The same thing has started happening, on a smaller level, with the feud over the company's World Heavyweight Championship. For a few months, the beloved indie-wrestling character Daniel Bryan has done excellent work playing a scheming, deluded bad guy, holding onto his title through fluke wins and subtle cheats, screaming about how great he is the whole time. He finally lost that title at Wrestlemania when, in the opening bout, the gigantic Irishman Sheamus decapitated Bryan with a kick and pinned him in 18 seconds. That win, surely, was meant to solidify Sheamus as a heroic juggernaut. Instead, it made him a weirdly hated figure and elevated Bryan into a sympathetic crowd hero, and that sympathy hasn't wavered even as Bryan's actual onscreen behavior has pushed further and further into shitheadedness.

"For my first [Wrestlemania match] to be an 18-second loss, it actually generated a lot of anger," said Bryan when I interviewedhim last week. "I feel like part of it was a backlash against how short my match at Wrestlemania was. A lot of it is that people like to boo me, but they kind of like me. They don't want bad things to happen to me, like an 18-second loss at Wrestlemania—especially the hardcore fans, which is mostly who comes for Wrestlemania. People come from all over the world. They travel to Wrestlemania, and a lot of those people know my story, how long it took me to get a Wrestlemania match."He's not wrong. And now that crowd, for the most part, has flipped things around, treating Bryan like a conquering hero and giving Sheamus either hatred or indifference every time he shows up.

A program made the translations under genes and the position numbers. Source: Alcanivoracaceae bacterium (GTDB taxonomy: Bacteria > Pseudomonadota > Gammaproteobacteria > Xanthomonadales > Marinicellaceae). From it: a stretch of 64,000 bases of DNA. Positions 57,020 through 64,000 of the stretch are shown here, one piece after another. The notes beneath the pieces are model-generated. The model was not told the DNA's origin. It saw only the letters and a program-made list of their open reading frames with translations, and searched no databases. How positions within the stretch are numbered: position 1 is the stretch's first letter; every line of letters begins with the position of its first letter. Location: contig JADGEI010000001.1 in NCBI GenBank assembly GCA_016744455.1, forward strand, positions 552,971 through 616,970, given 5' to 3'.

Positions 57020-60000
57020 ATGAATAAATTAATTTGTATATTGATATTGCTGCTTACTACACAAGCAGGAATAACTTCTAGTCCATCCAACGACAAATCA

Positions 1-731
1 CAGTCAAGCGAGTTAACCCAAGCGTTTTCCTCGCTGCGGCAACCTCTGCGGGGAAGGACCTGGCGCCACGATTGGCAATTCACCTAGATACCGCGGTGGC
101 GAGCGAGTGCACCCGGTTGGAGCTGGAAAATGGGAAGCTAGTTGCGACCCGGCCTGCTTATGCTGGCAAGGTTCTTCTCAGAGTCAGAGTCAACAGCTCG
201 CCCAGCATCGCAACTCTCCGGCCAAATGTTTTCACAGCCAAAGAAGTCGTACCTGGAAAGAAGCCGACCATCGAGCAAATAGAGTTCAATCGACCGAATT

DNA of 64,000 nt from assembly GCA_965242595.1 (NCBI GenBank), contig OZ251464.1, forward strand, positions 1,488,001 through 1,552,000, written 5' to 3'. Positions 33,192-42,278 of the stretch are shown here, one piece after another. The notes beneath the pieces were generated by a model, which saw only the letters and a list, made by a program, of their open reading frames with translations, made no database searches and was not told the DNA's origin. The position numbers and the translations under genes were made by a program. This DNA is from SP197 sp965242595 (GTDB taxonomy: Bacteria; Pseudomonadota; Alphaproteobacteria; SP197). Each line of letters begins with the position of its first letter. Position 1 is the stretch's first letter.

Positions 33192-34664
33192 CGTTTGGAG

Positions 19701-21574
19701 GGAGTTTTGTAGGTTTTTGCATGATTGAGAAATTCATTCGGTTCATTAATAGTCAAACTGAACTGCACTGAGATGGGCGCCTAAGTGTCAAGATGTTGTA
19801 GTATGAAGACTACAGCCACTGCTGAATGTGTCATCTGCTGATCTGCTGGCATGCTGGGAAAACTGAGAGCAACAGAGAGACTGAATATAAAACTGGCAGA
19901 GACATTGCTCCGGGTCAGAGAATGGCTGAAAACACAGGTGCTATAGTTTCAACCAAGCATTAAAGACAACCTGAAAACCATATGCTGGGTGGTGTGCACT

That tension—between the reaction the WWE has conditioned the crowd to give and the one it's actually giving—has made for some pretty fascinating TV in recent weeks. The next pay-per-view, Extreme Rules, goes down at the end of the month in Chicago, a city that's always been notorious for cheering pro-wrestling bad guys. At that show, the WWE fans' willingness to go off-script could reach record levels, and the WWE knows it. The company has effectively built its fans' discontent into its business model, and I definitely had some Marxist English professors who would have a few things to say about that.


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Comments

I think there's something to be said for Shaemus actually not doing much before that 18 seconds except beat up Christian. People may have accepted him if they could have seen his "journey" but he wasn't booked entertainingly at all.

I loved the Raw in Edmonton when Cena threw his tshirt into the crowd and they threw it back into the ring...TWICE!